Odessa’s second- and third-largest private employers are Halliburton and Keane Group, which together employed about 4,300 workers, or over 5 percent of the total employed.
The region’s other important industries support the outsized energy sector and have recently grown as well. Odessa’s largest private employer, Saulsbury Industries (a heavy industrial construction firm with nearly 4,000 employees nationwide and large midstream oil and gas operations), helped build the growing infrastructure in the Permian Basin. Oil and gas pipeline construction companies employed 2,800 people in Midland–Odessa in 2017, up from just 1,600 in 2014.The transportation and logistics cluster employs only 3.4 percent of the workforce but is the third-fastest-growing cluster in Midland–Odessa (Chart 8.2). Manufacturing—notably, fabricated metal manufacturing and machinery manufacturing—while mature and relatively stable, helps support the energy industry.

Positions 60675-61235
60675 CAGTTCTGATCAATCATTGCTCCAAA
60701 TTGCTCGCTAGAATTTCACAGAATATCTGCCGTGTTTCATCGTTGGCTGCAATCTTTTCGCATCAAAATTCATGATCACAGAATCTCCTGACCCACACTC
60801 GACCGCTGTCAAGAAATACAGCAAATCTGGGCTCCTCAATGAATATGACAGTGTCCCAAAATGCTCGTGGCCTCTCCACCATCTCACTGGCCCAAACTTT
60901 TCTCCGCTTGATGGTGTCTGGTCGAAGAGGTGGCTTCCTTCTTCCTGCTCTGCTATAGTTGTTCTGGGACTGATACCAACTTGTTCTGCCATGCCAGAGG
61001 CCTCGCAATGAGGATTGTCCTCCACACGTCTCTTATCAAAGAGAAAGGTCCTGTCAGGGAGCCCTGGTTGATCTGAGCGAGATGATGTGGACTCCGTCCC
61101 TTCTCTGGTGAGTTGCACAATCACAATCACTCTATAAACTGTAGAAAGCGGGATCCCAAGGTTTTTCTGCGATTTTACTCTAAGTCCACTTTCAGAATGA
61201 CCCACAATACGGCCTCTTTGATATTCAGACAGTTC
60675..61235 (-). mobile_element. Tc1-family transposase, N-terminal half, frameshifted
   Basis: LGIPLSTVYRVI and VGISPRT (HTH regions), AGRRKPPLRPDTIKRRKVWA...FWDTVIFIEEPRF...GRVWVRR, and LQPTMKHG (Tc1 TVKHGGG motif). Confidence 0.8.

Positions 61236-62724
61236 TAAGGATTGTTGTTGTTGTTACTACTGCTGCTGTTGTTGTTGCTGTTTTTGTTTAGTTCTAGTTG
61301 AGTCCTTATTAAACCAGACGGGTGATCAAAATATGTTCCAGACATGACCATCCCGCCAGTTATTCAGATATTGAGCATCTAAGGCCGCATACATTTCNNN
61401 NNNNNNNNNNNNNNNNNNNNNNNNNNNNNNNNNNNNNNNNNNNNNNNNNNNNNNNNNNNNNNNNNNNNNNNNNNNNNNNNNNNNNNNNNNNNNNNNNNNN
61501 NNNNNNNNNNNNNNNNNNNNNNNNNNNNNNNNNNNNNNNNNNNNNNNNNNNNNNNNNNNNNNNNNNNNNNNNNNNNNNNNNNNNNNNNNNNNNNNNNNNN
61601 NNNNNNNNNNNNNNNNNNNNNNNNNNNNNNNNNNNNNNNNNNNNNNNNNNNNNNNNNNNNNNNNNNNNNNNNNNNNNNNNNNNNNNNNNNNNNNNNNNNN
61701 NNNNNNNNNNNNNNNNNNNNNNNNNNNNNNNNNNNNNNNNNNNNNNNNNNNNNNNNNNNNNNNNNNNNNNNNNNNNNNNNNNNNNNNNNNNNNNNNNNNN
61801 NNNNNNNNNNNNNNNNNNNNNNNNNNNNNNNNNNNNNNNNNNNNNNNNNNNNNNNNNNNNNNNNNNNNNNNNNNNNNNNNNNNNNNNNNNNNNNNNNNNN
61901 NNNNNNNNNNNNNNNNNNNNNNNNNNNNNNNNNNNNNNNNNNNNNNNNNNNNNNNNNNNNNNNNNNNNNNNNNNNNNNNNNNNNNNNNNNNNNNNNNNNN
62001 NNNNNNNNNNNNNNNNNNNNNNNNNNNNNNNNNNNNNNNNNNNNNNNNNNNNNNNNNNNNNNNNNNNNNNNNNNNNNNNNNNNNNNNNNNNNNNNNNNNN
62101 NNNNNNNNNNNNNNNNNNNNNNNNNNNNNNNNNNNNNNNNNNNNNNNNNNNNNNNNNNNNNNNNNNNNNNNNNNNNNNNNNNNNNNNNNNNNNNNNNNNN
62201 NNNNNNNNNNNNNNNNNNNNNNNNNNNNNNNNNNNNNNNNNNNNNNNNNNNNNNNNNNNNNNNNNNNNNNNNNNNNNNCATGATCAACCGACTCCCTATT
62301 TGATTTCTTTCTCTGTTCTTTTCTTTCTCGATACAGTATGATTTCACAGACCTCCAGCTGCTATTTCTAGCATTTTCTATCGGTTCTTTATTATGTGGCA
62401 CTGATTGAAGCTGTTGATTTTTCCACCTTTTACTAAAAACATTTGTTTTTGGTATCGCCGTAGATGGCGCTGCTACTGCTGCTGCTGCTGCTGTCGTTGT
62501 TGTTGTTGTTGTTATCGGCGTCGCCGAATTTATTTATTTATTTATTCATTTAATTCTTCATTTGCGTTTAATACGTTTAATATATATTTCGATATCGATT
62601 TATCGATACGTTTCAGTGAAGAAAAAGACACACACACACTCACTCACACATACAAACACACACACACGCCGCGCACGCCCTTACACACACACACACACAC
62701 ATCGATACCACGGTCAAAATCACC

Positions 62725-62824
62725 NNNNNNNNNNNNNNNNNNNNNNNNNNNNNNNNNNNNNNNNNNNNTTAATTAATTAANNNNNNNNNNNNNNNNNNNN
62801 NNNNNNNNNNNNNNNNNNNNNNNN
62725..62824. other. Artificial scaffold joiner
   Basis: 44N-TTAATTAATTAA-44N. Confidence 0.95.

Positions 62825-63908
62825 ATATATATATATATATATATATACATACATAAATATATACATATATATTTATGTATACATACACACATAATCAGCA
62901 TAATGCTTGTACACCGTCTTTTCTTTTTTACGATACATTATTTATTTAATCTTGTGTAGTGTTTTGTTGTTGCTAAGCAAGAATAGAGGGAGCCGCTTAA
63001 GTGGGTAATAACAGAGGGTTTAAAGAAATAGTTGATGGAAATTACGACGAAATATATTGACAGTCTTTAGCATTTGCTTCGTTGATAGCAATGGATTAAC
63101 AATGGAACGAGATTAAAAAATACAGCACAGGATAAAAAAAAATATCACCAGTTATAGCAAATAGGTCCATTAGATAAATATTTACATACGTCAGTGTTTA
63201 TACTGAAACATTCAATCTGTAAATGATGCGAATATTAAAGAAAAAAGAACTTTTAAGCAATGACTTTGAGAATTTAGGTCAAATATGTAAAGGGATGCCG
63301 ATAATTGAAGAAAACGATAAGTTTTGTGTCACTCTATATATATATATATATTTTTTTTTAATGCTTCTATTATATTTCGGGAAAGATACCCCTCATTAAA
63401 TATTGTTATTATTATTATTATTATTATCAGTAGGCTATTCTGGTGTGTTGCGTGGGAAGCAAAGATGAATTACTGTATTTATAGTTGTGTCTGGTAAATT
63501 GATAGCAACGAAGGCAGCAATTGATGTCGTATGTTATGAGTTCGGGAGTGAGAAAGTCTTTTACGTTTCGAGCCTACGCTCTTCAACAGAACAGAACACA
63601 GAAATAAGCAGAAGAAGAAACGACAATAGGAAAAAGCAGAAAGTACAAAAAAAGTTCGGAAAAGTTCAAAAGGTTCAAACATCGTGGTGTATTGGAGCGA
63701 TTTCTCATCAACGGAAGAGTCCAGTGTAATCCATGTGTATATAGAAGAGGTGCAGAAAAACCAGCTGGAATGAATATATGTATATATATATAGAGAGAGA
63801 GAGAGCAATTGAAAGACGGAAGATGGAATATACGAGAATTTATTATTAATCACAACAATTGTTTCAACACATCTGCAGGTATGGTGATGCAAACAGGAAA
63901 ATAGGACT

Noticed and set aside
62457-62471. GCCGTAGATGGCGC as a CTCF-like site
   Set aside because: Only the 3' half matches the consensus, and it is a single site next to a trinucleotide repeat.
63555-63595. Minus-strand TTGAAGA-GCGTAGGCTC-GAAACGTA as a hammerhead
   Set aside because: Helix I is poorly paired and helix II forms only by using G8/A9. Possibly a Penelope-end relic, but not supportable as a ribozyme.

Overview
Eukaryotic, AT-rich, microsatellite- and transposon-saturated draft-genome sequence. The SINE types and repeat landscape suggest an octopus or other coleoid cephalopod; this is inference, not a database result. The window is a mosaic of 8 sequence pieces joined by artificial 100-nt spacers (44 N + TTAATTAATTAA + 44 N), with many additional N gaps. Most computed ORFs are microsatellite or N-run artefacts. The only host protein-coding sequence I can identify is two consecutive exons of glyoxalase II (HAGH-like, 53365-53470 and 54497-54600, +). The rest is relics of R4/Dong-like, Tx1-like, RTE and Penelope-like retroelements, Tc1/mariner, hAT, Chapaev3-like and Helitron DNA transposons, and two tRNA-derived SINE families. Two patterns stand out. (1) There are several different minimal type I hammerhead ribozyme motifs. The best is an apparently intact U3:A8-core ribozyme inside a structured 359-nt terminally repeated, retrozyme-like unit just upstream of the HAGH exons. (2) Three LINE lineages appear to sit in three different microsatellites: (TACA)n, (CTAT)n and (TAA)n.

Job growth has been focused in truck transportation supporting expanding oil and gas production. Chemicals, long associated with the area’s energy sector, also grew rapidly in the 2010–17 period. Additionally, the region remains an important midway point between El Paso and Dallas, serving as a transportation crossroad.
Wages in Midland–Odessa are relatively high for a small metropolitan area, but they boom and bust along with the energy industry. Inflation-adjusted annual average wages grew by about 22 percent between 2010 and 2014—more than quadruple the statewide rate of 4.4 percent (Table 8.1). Midland–Odessa’s increase was driven by energy and mining’s higher wages and growing share of employment. The energy slump depressed overall wages between 2014 and 2016 by 9 percent, led by an 18.8 percent decline among transportation and logistics workers’ pay.